Tattoos have become fairly popular within Western society.1 The prevalence of tattooed individuals in the United States is estimated to be around 25% among the population aged 18–50 years,2 whereas in Europe, this proportion is closer to 10%.3 Tattooing is defined by the implementation of exogenous pigment and dye into the dermis to obtain a long-lasting individual design. The implemented exogenous pigment at times can cause inflammatory processes inside of the skin. Therefore, it is not surprising that the incidence of tattoo-associated skin dermatoses and neoplasia—like in our presented case with a squamous-cell carcinoma (SCC)—have been on the rise during the past few years.4 Clinical diagnosis can be challenging as differential diagnoses include skin alterations based on allergic reactions, pseudoepitheliomatous hyperplasia, and keratoacanthomas.4
A 48-year-old white male patient with no medical history was referred to our clinic suffering from a histopathologically verified SCC on his lower left leg. Three weeks earlier, the patient consulted his physician because he had observed skin alterations within red parts of his multicolored tattoo, which he had received 4 months before the occurrence. The body art was done by a licensed tattooist with nontoxic, organic inks by Eternal Ink—for the red sections, “Dark Red” ink was used. The patient did not have a history of trauma or severe sunburn within the altered skin area. In the following, a SCC (pT1, G1) with invasive growth features into the dermis was diagnosed (Fig. 1). For further medical treatment, the patient was transferred to our clinic and a R0 tumor resection was carried out. During follow-up consultations, the patient developed a wound dehiscence. Additionally, in other red areas of the tattoo, further suspected skin alterations were observed. As a consequence, a second surgery was performed 6 weeks after the first surgical intervention. At that time, all remaining skin alterations were surgically removed—the pathological review confirmed nonmalignant skin dermatoses without new carcinoma formation in this area. Finally, the still remaining skin defect was covered with split-skin graft from the left upper limb. After a 1-year follow-up period, the patient has been tumor free (Fig. 2).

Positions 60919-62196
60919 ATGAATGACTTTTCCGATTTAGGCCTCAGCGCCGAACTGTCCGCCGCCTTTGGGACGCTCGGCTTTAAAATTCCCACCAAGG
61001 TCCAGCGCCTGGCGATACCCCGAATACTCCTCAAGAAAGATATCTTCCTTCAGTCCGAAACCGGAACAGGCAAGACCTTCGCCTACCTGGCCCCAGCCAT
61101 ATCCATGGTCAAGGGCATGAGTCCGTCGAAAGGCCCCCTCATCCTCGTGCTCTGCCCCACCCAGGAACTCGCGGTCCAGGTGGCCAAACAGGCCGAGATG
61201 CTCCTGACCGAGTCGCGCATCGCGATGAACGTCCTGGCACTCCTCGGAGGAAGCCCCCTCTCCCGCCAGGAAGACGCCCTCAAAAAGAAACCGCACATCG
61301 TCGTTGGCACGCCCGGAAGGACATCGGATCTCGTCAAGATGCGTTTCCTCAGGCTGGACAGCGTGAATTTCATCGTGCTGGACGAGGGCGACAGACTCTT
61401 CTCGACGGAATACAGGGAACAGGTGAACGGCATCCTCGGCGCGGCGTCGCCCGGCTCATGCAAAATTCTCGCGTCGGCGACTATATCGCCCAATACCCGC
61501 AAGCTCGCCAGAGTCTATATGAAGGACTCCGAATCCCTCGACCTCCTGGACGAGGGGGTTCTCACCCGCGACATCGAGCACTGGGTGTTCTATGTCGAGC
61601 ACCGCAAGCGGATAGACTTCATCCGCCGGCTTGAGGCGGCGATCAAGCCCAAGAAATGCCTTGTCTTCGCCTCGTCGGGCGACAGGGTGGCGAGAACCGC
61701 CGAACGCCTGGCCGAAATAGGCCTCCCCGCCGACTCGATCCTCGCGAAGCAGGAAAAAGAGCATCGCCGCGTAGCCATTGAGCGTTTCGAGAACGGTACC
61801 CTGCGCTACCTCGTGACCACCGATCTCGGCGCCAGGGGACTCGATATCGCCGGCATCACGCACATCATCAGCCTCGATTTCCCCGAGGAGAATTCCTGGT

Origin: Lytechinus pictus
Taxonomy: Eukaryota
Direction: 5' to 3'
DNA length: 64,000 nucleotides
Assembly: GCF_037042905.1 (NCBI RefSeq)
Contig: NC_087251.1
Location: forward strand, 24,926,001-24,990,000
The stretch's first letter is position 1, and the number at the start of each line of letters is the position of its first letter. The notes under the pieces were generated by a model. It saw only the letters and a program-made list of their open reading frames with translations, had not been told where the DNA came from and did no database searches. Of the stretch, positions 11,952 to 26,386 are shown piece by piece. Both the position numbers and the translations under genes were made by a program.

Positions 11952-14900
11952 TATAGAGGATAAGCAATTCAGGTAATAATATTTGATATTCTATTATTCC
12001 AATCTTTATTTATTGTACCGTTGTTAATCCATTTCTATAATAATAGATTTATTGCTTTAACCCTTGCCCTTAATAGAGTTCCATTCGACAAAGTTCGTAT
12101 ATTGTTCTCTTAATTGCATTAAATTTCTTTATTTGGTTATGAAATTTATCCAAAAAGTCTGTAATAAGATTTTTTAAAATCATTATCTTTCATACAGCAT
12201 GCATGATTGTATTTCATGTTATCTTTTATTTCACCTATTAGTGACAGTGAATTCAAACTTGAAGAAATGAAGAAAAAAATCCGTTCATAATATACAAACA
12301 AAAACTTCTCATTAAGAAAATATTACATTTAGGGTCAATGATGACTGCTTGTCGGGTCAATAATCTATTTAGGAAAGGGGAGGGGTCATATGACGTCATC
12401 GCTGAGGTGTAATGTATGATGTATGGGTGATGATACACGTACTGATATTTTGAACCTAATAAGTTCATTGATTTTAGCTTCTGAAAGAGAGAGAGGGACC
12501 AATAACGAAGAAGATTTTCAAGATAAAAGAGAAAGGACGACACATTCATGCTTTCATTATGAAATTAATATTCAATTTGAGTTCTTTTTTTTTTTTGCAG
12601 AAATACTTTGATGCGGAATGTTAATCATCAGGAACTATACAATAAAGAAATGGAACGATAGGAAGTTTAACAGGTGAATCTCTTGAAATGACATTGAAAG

Tattooing has gained tremendous popularity during the last 2 decades among young people in developed countries.1 The growing popularity of tattoos may be the result of broader social acceptance, cosmetic appearance, or the option of a more efficient tattoo-laser-removal. Inks in all kinds of colors have been developed by the industry, resulting in even more complex artistic tattoos. It has to be mentioned that the precise composition of tattoo ink is neither nationally nor internationally standardized. It is still the case that in some countries, multiple carcinogenic substances are used for certain tattoo dyes.4 Nevertheless, mercury sulfide, which can be responsible for red tattoo reactions, has since been eliminated by major fabricants, from tattoo ink—as to mention 1 positive impact. Although this substance has been replaced by other inorganic/organic compounds, in particular, red ink still causes more reactions than other colors.5 Red tattoo reactions are indeed the most common, even though reactions to almost all colors have been reported.5